With the industry facing potential losses amounting to hundreds of thousands of pounds, InstaVolt has witnessed over 20 charging sites in the Midlands and Yorkshire being targeted by criminal gangs since November.

CEO Delvin Lane emphasised that while the thefts may not yield significant financial gains, they disrupt EV drivers seeking to charge their vehicles, including emergency service personnel. To combat further damage, InstaVolt has announced that it has implemented stringent security measures, including enhanced CCTV coverage, security patrols, and the use of tracking technology like SmartWater to tag property and identify stolen cables. 

Lane urged industry collaboration and law enforcement intervention to tackle both the thieves and the scrap dealers handling stolen goods. She said “We are taking this very seriously and are engaged with the police at all levels. We are calling on the industry to come together to use the full force of the law. It’s not just the thieves we’re after, but also the scrap dealers who are handling this stolen product.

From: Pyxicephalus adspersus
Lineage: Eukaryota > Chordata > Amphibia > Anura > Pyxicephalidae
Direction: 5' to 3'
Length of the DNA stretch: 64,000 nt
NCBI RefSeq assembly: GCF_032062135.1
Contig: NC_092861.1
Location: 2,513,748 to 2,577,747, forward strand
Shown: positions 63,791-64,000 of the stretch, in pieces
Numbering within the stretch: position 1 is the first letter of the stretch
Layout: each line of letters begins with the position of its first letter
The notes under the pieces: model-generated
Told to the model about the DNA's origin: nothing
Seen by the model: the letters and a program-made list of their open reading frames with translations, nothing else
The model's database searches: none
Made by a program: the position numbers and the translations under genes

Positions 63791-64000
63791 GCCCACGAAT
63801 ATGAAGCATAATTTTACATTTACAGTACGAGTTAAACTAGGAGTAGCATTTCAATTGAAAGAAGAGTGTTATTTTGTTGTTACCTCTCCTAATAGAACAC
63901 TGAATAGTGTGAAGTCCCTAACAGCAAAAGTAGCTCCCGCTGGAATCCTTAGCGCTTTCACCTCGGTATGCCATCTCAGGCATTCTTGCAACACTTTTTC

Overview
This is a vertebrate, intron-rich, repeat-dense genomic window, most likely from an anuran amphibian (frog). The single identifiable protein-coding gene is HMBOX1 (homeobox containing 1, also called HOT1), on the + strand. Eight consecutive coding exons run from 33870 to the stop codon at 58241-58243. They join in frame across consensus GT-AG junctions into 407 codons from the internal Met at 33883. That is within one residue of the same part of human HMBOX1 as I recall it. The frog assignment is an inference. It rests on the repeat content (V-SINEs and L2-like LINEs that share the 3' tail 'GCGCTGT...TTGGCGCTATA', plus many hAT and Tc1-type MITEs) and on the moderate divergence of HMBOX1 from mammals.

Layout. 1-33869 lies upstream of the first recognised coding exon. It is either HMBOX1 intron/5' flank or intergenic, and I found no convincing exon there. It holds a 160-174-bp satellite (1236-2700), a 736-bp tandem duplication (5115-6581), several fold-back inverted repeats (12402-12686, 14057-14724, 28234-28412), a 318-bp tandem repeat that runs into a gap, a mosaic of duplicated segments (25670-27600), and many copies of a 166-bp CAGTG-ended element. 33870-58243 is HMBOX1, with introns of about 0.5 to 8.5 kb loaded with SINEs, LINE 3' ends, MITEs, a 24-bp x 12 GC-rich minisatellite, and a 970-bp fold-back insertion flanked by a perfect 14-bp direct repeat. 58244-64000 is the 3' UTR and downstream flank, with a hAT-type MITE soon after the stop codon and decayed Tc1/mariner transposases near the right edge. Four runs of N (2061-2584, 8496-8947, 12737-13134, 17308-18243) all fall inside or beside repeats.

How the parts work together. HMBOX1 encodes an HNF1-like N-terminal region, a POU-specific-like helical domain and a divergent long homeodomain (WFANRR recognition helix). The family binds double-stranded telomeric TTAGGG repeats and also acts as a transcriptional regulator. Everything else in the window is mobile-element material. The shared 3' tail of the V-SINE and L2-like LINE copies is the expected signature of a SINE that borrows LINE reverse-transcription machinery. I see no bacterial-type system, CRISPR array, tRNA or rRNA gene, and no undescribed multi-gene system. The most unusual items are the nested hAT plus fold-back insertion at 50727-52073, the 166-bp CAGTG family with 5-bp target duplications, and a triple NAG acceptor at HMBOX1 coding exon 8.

“As an industry we need to be giving drivers confidence that they will be able to charge their car and we need to see swift law enforcement against the criminals causing disruption to EV drivers.” 

Tesla Speaks Out on Production of Affordable EVs Amid Sales Slump

A few weeks after garnering much publicity for abandoning the affordable EV market in favour of self-driving robotaxis, it seems Tesla is set to launch a low-cost EV within a matter of months after suffering a slump in sales and profits.

This commitment to launch an affordable EV and broadening its market appeal beyond luxury vehicles was confirmed in its latest quarterly update surprising the industry which only a couple of weeks ago was rife with speculation suggesting the project had been shelved altogether. 

This decision comes at a time when there's increasing demand for more accessible EV options, with consumers and environmental advocates alike pushing for greater affordability and accessibility in sustainable transportation. Tesla's move to introduce an affordable EV reflects its ambition to democratise electric mobility and make it accessible to a wider demographic.

Tesla said: “We have updated our future vehicle line-up to accelerate the launch of new models ahead of our previously communicated start of production in the second half of 2025.